In an apparent move to feed its smart-hardware ambitions, Google has bought an artificial intelligence startup, DeepMind, for somewhere in the ballpark of $500 million. Considering all of the data Google sifts through, and the fact that it might be getting into robotics, it's not completely absurd that they'd want some software to give a robotic helping hand. (Facebook apparently wanted the company, too, and they've already made moves to wrangle their ownsprawlingweb of information.) But the other part of thisstory is a little stranger: the deal reportedly came under the condition that Google create an "ethics board" for the project.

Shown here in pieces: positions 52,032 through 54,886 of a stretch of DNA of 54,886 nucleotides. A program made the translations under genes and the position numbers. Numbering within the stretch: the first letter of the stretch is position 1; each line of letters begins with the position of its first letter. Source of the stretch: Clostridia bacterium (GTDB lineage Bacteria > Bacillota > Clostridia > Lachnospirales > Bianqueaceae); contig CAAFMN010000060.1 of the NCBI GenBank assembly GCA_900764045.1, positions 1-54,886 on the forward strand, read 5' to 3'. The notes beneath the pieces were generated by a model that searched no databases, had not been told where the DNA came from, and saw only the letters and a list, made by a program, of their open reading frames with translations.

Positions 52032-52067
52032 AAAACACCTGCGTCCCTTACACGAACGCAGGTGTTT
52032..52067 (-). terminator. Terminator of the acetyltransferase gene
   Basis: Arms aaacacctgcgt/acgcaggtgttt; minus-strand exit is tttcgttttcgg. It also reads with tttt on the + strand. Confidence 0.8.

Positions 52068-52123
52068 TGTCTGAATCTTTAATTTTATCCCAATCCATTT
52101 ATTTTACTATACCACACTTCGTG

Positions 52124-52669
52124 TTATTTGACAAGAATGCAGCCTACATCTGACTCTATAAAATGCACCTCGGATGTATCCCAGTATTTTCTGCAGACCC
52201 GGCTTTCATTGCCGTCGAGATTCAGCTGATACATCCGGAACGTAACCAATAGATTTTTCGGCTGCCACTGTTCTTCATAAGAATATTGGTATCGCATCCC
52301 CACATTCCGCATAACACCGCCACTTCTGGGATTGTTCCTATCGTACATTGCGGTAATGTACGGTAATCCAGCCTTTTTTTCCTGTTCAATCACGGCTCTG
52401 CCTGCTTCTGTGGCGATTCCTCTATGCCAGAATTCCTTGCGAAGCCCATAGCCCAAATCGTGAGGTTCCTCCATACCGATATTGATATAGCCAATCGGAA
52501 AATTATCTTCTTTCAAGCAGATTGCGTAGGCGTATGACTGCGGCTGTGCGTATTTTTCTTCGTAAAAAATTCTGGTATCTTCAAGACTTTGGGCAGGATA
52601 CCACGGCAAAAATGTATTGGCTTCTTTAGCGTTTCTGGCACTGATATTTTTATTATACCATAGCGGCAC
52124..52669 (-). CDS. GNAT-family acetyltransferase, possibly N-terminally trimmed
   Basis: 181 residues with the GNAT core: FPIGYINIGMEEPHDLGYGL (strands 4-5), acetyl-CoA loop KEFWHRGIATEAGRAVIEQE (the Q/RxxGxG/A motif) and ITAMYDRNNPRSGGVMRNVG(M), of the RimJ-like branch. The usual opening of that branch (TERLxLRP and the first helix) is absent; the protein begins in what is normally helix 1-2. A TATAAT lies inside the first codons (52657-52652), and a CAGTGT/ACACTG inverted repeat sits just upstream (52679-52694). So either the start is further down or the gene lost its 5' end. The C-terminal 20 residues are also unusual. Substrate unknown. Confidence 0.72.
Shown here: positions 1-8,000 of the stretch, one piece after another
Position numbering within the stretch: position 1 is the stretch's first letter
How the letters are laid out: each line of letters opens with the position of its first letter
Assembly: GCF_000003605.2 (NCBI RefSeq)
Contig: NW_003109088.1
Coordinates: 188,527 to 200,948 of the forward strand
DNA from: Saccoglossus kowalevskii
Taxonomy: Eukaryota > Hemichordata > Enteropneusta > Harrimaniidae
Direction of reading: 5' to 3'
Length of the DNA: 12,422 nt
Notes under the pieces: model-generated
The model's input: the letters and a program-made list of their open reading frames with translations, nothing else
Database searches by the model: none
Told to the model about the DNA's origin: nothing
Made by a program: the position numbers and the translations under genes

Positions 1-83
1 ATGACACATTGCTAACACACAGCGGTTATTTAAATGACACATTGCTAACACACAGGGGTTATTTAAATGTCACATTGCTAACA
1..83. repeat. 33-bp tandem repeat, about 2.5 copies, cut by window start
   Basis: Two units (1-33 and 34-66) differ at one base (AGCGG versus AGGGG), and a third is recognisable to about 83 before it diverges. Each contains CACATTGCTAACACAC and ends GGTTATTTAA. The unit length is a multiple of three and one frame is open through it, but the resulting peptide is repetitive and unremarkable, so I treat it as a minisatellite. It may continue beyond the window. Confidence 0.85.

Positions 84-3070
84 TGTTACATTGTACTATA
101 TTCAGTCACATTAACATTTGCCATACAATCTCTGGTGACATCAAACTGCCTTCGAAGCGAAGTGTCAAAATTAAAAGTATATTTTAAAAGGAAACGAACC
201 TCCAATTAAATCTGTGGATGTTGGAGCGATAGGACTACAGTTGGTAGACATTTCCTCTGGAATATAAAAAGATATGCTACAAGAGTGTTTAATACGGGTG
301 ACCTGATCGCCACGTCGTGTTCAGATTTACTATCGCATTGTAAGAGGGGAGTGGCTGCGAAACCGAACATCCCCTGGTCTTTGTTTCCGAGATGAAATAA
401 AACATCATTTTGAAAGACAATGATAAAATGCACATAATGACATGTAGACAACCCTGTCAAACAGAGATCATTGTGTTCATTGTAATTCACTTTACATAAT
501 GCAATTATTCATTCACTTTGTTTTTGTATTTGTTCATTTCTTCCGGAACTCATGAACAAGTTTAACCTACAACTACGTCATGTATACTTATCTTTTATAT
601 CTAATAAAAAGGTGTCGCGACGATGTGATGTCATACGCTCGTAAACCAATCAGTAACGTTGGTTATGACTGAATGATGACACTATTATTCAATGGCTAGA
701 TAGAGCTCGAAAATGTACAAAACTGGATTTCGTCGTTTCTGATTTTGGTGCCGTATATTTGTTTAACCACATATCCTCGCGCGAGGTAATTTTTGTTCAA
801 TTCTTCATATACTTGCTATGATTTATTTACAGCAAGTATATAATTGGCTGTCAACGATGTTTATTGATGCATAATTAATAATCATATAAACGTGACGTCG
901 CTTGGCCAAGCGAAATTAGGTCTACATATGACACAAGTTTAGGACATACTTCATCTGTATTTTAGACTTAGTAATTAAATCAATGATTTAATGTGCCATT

What, exactly, does that mean? No idea. It's unclear how the board would be structured, who'd be on it, or when it would be consulted. The London-based DeepMind doesn't seem particularly sinister, either: the company has mostly used its software in fields like e-commerce and gaming. The point is software like this could eventually be used for work in ethical gray areas, and DeepMind might've wanted to get ahead of the issues.
Which, good. The more decisions we cede to machines, the more we need human oversight of those decisions. A simple "Don't be evil" mantra might not cut it.